Why is no surprise that the creepiest Internet story so far this week involves GoDaddy, the domain name registrar notorious for sexist Super Bowl commercials and a general miasma of sleaze and slime?
The headline of Jamie Bernstein's blog post, "GoDaddy Released My Personal Information to a Spammer Troll," barely captures the full repugnance of this incident.
Three years ago, Bernstein, a contributor to the skeptic website Skepchick, received a spammy email with the set-off-the-alarm-bell subject header "Transcendental Argument for the existence of God (17:36).” She responded by taking a step that most of us are too lazy to do: She noticed that the email included a link to a GoDaddy registered domain, so she reported the spam to GoDaddy.
On Monday, Bernstein's friends started receiving emails directing them to a website that included a picture of Bernstein along with some nasty harassment.
For anyone considering dating this person I would recommend that you first Google the mating habits of the praying mantis...
Bernstein investigated. According to GoDaddy, when a complaint about spam is made, GoDaddy contacts the alleged spammer and provides them with the email address of the complainer, in order to determine whether the complainer had "opted in" to receiving email from the alleged spammer.
In other words, he sent out a spam email that clearly violated the rules of his server. Then, he turned around and retaliated against the person who reported him.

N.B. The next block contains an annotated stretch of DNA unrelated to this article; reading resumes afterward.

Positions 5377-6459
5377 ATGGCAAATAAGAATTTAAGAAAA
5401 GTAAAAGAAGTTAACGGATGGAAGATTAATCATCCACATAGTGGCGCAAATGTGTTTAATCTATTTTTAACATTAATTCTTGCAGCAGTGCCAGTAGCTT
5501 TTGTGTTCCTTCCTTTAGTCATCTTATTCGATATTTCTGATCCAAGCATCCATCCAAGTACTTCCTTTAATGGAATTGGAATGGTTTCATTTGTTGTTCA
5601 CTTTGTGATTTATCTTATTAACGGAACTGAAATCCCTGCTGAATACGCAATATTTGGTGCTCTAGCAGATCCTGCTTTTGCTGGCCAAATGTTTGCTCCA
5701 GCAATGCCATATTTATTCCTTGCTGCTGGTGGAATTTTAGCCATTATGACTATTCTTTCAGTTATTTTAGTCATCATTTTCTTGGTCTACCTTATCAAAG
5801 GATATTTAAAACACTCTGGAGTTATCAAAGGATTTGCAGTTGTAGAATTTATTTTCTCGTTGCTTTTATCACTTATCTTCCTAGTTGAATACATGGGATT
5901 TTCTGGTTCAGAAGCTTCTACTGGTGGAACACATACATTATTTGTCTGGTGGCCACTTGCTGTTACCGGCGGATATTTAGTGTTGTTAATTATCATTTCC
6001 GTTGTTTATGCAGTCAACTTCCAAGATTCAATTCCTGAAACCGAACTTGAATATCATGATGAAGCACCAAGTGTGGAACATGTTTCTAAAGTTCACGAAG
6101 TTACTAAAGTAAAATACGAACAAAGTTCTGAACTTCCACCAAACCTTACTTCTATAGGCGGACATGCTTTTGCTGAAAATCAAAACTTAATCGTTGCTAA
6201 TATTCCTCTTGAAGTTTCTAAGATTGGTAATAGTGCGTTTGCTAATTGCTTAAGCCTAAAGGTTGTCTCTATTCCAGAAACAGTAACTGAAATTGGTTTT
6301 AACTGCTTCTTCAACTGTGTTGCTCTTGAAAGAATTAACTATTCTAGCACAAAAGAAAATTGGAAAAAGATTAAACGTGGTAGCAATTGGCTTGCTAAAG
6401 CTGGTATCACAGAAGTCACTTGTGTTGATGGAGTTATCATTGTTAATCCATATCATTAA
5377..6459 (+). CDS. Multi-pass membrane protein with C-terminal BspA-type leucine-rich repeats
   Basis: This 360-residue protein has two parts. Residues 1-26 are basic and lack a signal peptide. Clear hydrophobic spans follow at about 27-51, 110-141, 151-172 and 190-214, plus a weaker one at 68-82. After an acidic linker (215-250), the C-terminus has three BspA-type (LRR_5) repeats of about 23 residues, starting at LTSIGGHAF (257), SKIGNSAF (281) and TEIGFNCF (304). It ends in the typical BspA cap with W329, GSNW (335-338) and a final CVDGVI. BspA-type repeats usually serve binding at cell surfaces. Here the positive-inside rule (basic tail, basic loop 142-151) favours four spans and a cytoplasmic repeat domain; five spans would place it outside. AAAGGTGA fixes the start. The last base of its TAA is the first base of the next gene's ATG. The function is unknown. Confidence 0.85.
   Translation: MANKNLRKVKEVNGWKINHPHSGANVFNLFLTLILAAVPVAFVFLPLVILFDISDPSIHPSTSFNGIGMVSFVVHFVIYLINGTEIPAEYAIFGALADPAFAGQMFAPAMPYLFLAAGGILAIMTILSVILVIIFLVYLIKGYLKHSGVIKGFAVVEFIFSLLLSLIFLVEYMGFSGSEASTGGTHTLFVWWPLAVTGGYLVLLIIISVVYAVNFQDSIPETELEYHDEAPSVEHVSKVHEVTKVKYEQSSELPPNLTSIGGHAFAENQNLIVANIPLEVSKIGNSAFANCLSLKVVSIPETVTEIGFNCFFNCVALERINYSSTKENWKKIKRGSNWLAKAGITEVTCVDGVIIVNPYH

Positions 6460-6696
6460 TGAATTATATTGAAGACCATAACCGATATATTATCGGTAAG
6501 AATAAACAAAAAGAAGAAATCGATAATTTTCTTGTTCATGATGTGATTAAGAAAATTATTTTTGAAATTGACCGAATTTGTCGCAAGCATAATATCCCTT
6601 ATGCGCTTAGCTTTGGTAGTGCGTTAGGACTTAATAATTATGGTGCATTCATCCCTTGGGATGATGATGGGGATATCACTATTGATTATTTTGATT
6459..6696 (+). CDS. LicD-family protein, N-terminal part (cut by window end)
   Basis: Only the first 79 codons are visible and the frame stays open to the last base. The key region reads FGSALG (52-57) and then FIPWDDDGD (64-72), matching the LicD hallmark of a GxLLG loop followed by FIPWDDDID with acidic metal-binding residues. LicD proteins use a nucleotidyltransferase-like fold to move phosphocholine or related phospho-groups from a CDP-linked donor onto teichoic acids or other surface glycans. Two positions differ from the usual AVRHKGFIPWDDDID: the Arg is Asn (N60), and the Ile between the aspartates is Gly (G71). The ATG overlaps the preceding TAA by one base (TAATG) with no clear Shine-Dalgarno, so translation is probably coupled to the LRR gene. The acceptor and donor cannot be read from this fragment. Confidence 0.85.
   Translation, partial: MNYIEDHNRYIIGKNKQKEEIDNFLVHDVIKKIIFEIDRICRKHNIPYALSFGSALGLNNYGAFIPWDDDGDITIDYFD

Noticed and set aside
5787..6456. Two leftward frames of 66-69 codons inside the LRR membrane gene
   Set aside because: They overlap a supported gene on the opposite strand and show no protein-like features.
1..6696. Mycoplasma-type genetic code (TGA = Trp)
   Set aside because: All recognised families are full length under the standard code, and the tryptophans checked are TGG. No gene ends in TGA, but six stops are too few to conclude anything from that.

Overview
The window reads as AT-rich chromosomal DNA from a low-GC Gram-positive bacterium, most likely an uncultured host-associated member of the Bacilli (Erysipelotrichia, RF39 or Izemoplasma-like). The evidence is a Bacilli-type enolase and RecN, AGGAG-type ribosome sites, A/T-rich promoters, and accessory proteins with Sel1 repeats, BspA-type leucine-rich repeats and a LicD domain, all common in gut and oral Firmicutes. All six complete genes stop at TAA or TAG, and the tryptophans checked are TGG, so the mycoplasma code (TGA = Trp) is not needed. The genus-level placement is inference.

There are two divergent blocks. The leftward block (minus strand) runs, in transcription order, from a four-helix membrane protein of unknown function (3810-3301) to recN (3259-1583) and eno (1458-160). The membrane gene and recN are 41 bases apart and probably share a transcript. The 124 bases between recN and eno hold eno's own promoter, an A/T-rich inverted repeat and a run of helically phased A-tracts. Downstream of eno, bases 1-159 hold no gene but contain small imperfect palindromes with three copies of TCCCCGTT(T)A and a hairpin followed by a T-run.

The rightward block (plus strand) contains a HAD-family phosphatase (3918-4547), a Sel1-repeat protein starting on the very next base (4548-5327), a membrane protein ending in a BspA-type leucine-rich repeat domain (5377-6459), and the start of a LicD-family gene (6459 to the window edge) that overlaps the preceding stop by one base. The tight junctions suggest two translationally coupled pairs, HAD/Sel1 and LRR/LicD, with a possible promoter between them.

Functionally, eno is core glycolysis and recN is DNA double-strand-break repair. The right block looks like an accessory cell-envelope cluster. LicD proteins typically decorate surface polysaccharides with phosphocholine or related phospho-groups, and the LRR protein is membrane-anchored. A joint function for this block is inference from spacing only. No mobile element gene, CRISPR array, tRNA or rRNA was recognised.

Except, there is a missing step here. You see, he would never have been able to retaliate had he not known who had reported him. The email in question went to a lot of people and there was no way for him to have known that I was the one who reported the email if GoDaddy had not released personally identifiable information about me to my spammer.
Now, I have an angry spammer who blames me for receiving a $200 fine and is retaliating by posting my name and photo on his website with gendered insults and then (ironically) sending out spam emails with the link to friends of mine that he has tracked down and who knows who else.
GoDaddy has put my personal privacy and safety at risk.
At Hacker News, the geeks are discussing the technical challenges faced by a domain name registrar in determining whether complaints about spam are valid. (Although not everyone there seems to be as creeped out by Bernstein's experience as the general population might be -- as one commenter noted, "if you don't want your photo to be posted online, don't post your photo online.") But even if you acknowledge that there are some ambiguities involved in determining what is spam and what isn't, it seems utterly inappropriate to be handing over personally identifiable information to people who have been accused of unethical behavior.
Oh -- one more takeaway. Creepy online evangelists who respond to complaints with sexist harassment use GoDaddy to host their websites. That can't be an accident.